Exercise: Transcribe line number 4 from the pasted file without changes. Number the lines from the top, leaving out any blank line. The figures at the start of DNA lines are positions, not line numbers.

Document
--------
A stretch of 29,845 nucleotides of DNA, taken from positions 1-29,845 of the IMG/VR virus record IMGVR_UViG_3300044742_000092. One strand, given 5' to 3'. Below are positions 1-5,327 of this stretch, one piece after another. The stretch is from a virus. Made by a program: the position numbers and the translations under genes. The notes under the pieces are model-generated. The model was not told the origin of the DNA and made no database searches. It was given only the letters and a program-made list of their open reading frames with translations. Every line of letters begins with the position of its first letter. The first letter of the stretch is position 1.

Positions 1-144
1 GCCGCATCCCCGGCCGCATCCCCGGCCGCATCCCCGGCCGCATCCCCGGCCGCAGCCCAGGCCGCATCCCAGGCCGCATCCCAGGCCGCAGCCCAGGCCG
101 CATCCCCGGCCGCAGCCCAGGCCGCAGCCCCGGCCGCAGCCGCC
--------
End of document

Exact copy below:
101 CATCCCCGGCCGCAGCCCAGGCCGCAGCCCCGGCCGCAGCCGCC